William of Palerne

About William of Palerne, also known as the romance of william and the werewolf

Image of Text from the only surviving English manuscript of William of Palerne from King's College, Cambridge.

William and Werewolf or William of Palerne is one of the earliest survivals of what is now known as the alliterative revival of the fourteenth century. Written around 1350 and dedicated to Humphrey de Bohun, it is a long-line alliterative romance which tells the story of two princes, each of whom are betrayed by the greed of family members and eventually emerge victorious to establish their realms based on good government and social justice.

Cambridge, King’s College, MS 13 – a unique survival

William of Palerne – described as The Romance of William and the Werewolf by Sir Frederic Madden in the nineteenth century – is an English retelling of a French romance, Guillaume de Palerne, dating from the 1190s.

However, this is not a straightforward translation of a French exemplar but one undertaken in the alliterative style; it is shorter than the French and its poetic form is fundamentally altered. As such it is an innovative reworking of an established work for an entirely new audience and one with different tastes.

The manuscript misses its opening, and one further section of the text but, thanks to the original French poem, the plot can be deduced simply. Of particular interest is the dedication – to Humphrey de Bohun (VIII), Sixth Earl of Hereford – and that it has been transcribed for “those who know no French”.

Image of text from original manuscript of William of Palerne in Cambridge

It is thought that Humphrey, an invalid living at Pleshey in Essex, commissioned the work to be read to distant estate holders in his lands in Gloucestershire; the county is mentioned as part of the dedication made by the scribe. Its willingness to describe the lives of humble folk (farmers, woodsmen, quarrymen, charcoal burners) all suggest a patron who was interested in all his estateworkers, possibly as a consequence of the Black Death.

The manuscript containing the text, Cambridge, King’s College, MS 13, is a most fortunate survival. No other example of this romance exists; despite the damage to the work the vast majority of the plot and content survives, allowing the modern reader a tantalising insight into the world of powerful nobles in the mid fourteenth century.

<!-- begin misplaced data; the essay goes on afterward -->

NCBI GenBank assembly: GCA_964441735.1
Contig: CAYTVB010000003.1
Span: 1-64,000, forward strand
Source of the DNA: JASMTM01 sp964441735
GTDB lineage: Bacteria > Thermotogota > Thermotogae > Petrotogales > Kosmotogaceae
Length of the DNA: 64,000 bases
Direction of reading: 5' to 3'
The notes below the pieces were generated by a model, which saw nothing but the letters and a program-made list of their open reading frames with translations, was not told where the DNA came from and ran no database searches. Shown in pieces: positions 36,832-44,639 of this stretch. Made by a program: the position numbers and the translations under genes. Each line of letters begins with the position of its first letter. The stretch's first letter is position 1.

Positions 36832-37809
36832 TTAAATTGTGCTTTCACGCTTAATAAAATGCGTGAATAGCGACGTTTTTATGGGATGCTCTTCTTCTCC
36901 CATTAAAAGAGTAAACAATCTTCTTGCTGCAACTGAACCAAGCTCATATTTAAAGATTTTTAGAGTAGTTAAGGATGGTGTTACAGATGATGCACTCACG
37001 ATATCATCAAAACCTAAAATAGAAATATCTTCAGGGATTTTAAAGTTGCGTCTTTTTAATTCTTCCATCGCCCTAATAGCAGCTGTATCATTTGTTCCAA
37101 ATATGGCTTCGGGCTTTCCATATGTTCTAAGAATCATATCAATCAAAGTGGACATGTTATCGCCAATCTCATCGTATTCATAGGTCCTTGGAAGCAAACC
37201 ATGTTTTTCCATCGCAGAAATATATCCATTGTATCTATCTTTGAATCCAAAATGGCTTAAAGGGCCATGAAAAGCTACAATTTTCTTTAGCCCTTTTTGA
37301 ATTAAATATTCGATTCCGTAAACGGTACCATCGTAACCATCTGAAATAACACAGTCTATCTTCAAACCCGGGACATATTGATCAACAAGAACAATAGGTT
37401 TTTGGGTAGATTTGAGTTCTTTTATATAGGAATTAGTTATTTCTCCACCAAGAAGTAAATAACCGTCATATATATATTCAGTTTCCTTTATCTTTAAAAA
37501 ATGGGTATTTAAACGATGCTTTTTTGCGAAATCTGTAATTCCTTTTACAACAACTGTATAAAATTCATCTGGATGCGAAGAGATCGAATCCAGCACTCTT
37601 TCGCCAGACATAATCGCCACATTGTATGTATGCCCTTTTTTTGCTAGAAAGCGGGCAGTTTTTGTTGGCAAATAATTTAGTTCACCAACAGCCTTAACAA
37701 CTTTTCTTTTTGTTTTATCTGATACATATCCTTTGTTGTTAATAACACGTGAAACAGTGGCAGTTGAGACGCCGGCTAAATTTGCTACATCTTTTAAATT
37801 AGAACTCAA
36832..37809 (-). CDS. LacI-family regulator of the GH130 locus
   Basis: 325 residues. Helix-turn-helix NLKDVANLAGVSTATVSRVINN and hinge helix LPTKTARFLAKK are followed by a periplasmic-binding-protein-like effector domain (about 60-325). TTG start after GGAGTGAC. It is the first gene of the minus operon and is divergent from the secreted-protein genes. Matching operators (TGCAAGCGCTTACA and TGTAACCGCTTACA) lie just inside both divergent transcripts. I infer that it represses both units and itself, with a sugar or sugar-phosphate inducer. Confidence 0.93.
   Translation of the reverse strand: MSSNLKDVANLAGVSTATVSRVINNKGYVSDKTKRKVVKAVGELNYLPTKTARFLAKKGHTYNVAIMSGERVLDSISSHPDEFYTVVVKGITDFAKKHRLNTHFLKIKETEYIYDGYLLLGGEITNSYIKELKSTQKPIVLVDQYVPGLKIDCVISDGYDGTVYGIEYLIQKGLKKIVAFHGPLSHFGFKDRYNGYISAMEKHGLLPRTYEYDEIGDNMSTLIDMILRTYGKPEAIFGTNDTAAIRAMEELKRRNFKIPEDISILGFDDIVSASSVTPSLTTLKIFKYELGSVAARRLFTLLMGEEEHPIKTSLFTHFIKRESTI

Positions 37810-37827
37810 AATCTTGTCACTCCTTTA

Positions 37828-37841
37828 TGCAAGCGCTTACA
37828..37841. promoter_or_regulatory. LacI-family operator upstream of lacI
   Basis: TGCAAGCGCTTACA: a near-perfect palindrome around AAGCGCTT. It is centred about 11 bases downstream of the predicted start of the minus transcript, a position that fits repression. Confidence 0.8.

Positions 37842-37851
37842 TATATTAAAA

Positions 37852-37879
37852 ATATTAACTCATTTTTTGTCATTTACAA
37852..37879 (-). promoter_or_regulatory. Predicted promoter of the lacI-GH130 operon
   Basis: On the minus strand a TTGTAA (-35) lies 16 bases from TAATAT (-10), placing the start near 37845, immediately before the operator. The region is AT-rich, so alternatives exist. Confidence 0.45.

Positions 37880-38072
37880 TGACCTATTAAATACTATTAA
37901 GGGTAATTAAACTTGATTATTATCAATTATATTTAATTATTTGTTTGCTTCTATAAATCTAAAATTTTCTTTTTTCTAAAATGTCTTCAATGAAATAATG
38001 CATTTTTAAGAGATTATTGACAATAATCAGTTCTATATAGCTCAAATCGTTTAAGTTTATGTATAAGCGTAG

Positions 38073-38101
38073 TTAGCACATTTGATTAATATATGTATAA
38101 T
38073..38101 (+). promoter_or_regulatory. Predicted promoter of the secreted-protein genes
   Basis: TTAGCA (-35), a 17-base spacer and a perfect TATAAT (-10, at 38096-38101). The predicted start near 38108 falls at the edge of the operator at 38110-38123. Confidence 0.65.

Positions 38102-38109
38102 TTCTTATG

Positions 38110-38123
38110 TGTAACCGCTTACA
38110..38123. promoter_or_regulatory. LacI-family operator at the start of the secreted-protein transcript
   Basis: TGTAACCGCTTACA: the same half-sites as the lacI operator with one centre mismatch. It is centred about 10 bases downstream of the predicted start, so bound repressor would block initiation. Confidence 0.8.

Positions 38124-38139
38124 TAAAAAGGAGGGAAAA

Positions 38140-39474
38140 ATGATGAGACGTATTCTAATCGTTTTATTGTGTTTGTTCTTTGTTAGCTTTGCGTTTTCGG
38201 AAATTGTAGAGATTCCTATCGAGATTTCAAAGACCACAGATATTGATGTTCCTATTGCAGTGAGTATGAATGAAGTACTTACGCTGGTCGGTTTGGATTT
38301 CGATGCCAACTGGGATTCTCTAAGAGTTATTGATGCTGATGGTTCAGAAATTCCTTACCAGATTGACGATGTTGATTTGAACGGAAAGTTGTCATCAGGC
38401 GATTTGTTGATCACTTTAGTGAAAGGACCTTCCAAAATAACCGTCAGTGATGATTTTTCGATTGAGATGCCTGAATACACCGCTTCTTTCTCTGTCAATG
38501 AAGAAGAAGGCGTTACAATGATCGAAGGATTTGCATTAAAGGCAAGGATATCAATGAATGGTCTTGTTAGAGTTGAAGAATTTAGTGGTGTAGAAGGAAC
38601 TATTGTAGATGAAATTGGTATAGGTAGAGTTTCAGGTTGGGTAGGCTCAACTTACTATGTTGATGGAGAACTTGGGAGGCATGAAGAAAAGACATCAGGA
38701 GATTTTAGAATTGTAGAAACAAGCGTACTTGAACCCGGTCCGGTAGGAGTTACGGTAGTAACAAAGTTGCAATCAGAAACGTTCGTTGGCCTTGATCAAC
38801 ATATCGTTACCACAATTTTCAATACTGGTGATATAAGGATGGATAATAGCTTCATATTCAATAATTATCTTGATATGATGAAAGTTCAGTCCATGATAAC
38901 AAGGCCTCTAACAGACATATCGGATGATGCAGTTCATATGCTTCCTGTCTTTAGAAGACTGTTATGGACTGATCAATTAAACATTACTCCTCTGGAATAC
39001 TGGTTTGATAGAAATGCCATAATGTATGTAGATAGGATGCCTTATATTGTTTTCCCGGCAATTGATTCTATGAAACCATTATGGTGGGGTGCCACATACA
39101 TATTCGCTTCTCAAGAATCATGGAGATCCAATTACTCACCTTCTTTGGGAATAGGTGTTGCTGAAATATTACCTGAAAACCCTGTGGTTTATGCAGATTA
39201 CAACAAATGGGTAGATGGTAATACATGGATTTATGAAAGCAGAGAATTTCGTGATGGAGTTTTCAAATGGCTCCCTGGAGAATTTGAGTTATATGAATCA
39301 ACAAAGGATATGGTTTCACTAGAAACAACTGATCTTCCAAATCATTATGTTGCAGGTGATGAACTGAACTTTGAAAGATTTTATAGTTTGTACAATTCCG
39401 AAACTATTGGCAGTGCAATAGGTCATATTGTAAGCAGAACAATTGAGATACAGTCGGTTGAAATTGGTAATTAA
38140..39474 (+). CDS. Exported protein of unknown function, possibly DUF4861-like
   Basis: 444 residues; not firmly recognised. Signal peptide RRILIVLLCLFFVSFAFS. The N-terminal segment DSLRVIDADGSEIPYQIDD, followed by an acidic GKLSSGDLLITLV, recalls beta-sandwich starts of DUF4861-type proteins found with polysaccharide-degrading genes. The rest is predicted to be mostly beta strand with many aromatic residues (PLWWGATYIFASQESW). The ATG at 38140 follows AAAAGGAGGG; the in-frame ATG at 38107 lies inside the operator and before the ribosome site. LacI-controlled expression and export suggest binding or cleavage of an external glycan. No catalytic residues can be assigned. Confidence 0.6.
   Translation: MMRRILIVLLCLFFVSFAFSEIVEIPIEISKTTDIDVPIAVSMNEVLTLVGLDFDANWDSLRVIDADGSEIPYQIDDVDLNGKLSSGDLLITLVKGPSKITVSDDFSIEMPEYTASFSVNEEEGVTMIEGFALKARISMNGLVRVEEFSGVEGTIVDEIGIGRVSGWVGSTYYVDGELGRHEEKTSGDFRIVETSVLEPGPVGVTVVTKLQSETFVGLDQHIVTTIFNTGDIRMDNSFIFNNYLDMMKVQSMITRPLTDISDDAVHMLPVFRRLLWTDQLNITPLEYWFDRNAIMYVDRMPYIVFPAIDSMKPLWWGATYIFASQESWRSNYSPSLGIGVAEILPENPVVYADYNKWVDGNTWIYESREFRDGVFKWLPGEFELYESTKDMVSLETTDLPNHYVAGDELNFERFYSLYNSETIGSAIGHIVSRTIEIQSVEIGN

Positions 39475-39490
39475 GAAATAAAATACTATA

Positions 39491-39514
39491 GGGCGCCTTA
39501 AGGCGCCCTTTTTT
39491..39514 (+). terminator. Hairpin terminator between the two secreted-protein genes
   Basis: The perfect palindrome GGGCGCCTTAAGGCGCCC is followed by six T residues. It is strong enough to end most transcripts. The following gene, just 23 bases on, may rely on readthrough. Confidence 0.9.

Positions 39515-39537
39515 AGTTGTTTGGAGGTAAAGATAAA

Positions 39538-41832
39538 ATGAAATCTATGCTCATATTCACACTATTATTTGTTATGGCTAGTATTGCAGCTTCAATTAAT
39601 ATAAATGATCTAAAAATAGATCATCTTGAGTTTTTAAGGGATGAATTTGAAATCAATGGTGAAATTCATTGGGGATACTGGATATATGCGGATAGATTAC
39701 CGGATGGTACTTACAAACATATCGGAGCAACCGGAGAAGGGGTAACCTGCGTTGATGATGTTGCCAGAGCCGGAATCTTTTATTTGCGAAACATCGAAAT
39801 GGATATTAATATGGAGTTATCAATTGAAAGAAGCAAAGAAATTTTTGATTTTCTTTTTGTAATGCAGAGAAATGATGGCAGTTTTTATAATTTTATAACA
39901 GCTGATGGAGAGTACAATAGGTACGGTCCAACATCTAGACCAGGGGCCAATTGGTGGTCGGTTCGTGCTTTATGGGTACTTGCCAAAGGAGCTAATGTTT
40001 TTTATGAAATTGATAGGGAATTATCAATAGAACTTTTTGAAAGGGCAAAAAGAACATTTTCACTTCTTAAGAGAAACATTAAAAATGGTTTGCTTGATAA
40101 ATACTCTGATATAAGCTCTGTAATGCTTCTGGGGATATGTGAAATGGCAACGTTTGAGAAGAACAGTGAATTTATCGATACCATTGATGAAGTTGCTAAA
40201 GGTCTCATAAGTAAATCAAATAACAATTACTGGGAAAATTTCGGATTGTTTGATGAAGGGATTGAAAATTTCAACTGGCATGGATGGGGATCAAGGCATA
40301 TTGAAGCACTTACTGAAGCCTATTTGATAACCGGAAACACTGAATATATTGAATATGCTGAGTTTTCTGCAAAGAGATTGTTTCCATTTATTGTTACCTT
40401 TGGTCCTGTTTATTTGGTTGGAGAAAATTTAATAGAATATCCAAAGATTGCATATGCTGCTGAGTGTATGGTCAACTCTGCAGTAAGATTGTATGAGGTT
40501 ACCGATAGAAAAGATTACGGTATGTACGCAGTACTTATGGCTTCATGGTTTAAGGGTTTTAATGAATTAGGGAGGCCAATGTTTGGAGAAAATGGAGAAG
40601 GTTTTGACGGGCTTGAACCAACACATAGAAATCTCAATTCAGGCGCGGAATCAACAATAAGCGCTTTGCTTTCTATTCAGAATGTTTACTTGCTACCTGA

The manuscript and the text
Image of some of the original text of William of Palerne in Cambridge University

Cambridge, King’s College MS 13 contains two separate manuscripts which at some stage were bound together. Although missing its first four missing leaves, and a further folio later on, what remains of William and the Werewolf is in remarkably good condition.

The poem is written in an exceptionally clear single hand, thought to date from the later fourteenth century (somewhere between 1350 and 1375). GHV Bunt describes the romance as being “written in a single hand of professional appearance. The script is a bold textura of the later fourteenth century”.

The text is laid out in a single column format; when new sections of the poem begin, a two-line initial (see photograph) has been inserted in either blue or green ink with ornamentation in green. The initials were inserted after the main manuscript has been written down, a common practice; the initials most likely were to aid textual navigation when the poem was being read.

Unlike Sir Gawain and the Green Knight, William and the Werewolf was not illuminated or, if illuminations were bound in at the beginning and end, as in Cotton Nero A.x, none of these survives.

The influence of William and the Werewolf

It is difficult to ascribe a particular influence to William and the Werewolf yet what is clear is that it had a patron – unusually, for the alliterative revival, one who is both named and powerful.

It is known that Humphrey de Bohun established a substantial book production operation at Pleshey from which some of the finest illuminated manuscripts of the medieval period emerged. Although it is unlikely that William and the Werewolf was produced as part of this operation, it could well have been written by one of his scribes; the quality of the script does not suggest an amateur.

It is quite possible that Humphrey’s involvement with the text could have promoted the reading and distribution of texts within the alliterative revival. This may have encouraged the translation and production of other works and romances in the genre and potentially have increased the broader acceptance of English texts within the upper echelons of society.

A modern, illuminated edition of William and the Werewolf

Michael Smith is currently crowdfunding an illustrated translation of William and the Werewolf through his publisher, Unbound. Every supporter has their name published in the back as a patron; if you would like to support the book, please click the link below. There are a wide range of pledge options to choose from too, including signed copies, orginal illustrations and much more.

Image of forthcoming translation of William of Palerne (William and the Werewolf) by Michael Smith

The book contains a line by line translation of the poem as well as an historical introduction and a summary of the survival of the manuscript.

The text also contains a glossary and detailed notes, as well as an analysis of the text’s patronage and its potential authorship.

As with the original, the text itself contains a series of illuminated letters which break up the text for ease of reading.

The illustrations within the text are all created by Michael and printed using the linocut process. Some of these illustrations are available as pledge options for patrons supporting the book